Dark Lilly Archive - The Vampire

  2017-12-12


The Vampire

 

The vampire is an archetype. It is not the person or the thing which is under discussion. It centres round the fact of having to do something you do not like or being unable to resist behaving in a certain way although you know it has its drawbacks.

 

It is an intangible and the best way to get it across is to hang the personality trait on an object that everyone can grasp. The only trouble with the vampire is that the story overshadows the truth. A certain type of being condemned to behave in a certain way, that is the personification of a personality trait. The concept of the vampire is unfounded in fact. It paints a mental picture of what is really only conjecture and puts it into a context so that everyone can understand something that is at the very limit of understanding. Try to explain a mental process. You cannot explain it by itself. You have to have something to compare it with. The human mind needs comparisons.

 

The vampire story is not really the story of a man who officially dies several centuries ago but who cannot die and who drinks blood (though he does not need the blood to live; if he did not drink it, he still would not die.) The vampire represents compulsive behaviour, but not necessarily of a criminal type. On a very basic level, there are people who cannot resist speed. They know that they increase their chances of being killed on the road or of killing someone else, but that knowledge does not make them drive more slowly. There are people who live a certain lifestyle; for any one of a dozen reasons they would be better off if they altered that lifestyle, but would they lack whatever it is that is necessary to make them change. They continue a potentially destructive lifestyle. “Dracula” had to behave in a certain way, despite the fact that he would have preferred to behave differently. He could not alter his mode of living. The undead aspect is a rough equivalent of a sentence without limit, and the compulsion to drink blood is the equivalent of submitting to desires that would make any alteration of sentence impossible.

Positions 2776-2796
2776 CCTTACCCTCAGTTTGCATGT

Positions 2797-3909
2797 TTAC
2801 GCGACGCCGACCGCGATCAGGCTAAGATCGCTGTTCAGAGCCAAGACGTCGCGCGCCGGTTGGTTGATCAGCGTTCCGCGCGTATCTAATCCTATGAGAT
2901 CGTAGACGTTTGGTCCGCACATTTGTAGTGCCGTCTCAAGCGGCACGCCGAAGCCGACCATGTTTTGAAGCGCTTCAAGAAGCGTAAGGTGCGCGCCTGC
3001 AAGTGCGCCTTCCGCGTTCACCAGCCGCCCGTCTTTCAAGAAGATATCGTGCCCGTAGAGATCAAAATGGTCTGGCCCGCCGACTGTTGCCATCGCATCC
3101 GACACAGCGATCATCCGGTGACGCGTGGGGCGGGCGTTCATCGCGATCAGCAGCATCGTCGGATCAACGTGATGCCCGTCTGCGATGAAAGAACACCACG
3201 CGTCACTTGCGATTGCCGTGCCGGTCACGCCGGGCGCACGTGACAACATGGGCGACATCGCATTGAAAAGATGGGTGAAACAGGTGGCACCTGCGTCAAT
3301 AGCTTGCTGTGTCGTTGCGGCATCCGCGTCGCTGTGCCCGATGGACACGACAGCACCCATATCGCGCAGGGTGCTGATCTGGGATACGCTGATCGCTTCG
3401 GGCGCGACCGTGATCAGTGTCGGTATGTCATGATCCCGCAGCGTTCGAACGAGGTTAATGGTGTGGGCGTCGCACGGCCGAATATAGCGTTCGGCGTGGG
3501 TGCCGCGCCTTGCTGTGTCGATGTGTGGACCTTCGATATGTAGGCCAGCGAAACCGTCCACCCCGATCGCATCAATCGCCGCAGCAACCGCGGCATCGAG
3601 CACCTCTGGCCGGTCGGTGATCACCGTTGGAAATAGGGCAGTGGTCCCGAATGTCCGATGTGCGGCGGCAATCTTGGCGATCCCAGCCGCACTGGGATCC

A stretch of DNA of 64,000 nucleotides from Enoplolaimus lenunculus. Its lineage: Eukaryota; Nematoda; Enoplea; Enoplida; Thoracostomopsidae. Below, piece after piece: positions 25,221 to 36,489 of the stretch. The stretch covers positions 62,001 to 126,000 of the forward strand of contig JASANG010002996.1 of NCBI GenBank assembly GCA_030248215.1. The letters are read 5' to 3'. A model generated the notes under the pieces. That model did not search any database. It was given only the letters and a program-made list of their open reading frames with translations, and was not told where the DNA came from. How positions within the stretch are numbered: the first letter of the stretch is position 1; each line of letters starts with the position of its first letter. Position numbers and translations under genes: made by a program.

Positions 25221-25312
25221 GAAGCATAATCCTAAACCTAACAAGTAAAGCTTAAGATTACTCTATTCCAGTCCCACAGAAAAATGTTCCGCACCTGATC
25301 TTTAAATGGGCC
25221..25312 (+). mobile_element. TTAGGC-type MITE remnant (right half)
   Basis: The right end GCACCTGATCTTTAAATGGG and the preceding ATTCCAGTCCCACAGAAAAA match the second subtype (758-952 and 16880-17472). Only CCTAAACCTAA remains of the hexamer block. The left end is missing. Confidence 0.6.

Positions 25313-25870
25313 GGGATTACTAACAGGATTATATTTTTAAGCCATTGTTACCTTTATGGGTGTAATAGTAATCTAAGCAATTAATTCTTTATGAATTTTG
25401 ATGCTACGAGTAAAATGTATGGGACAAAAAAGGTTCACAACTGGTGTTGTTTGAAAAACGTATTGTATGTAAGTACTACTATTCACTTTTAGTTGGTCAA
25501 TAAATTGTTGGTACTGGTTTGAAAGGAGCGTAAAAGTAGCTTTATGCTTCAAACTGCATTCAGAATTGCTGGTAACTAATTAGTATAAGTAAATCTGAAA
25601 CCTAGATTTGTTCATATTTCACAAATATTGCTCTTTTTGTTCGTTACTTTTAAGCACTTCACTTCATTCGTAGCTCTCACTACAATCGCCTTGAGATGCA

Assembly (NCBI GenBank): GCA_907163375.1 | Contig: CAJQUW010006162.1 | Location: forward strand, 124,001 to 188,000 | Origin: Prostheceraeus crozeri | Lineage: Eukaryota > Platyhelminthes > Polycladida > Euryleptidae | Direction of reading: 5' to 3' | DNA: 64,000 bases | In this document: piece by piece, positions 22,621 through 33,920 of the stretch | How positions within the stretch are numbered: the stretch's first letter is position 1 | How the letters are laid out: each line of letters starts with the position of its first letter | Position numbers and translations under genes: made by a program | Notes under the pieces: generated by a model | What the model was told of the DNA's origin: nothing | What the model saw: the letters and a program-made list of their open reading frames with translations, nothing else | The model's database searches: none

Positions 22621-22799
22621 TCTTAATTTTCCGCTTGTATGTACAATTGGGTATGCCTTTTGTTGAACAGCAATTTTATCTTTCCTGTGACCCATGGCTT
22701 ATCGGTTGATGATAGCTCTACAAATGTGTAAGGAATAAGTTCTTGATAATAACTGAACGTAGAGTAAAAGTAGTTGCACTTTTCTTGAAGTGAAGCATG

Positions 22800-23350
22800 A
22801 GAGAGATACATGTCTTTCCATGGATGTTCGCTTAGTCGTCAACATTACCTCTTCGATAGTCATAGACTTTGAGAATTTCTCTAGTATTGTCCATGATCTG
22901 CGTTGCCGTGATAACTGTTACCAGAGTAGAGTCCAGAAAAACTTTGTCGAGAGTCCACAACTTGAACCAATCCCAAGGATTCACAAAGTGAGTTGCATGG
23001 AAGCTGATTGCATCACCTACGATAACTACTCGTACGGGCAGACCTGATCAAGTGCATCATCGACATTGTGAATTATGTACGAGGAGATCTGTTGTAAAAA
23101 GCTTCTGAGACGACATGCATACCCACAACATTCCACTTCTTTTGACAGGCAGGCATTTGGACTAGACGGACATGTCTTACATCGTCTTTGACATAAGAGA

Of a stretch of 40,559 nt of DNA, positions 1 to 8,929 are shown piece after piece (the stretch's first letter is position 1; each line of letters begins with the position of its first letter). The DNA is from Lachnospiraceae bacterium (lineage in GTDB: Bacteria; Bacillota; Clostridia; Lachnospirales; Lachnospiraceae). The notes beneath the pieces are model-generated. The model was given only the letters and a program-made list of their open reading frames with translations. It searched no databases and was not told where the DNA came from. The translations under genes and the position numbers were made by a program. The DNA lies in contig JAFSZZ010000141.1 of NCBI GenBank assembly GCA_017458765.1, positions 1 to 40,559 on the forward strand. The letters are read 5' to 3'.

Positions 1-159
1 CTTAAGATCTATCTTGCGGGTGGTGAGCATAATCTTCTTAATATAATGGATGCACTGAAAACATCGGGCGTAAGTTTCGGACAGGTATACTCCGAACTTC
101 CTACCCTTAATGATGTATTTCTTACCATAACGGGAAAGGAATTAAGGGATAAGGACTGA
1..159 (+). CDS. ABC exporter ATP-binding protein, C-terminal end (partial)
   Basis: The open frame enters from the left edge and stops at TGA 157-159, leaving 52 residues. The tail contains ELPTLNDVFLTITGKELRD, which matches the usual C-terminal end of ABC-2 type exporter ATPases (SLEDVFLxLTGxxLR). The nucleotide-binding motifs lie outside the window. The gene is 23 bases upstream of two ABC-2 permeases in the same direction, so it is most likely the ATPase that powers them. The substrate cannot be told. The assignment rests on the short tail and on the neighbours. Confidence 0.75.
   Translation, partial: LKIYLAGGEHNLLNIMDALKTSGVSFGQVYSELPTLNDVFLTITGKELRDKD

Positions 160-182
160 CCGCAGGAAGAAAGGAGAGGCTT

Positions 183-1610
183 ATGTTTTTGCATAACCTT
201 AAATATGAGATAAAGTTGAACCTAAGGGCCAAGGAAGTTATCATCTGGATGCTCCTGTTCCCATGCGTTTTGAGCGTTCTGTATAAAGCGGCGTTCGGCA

To explain, compulsive behaviour or self-destructive tendencies, the example is given of having to live for ever and do the thing you do not want to do or the thing that makes you unpopular. Dracula epitomises the process. His inability to die prevents him from doing many things, because death is not the end of things. If you do not die, there is a lot you cannot start on. That is like spending all your life in the third grade and never getting to university.

 

The vampire stories personify a moral, putting it into a form that people will recognise. People pay more attention to a story than to advice.

 

People with the Dracula syndrome existed before the book was written, they exist now and will exist in the future. It has nothing to do with drinking blood, sleeping in coffins and all the other trimmings.

 

Traits are not habits, because habits can be broken. Traits are forms of compulsive behaviour. People are able to recognise them, but are unable to do anything about them. If there had been no Christianity, it would not be so difficult to explain self-destructive traits, but there has been so much distortion of behaviour in the Christian teaching. Self-denial for its own sake is self-destructive, but you only deny yourself something because you derive greater pleasure from another thing. Suffering has been glorified. It is strange how Christianity and modern socialism both start with all men being equal. Equality is their god, and that is the biggest lie since the immaculate misconception.

 

Anonymous article taken from the Dark Lily Journal No 3, Society of Dark Lily (London 1987).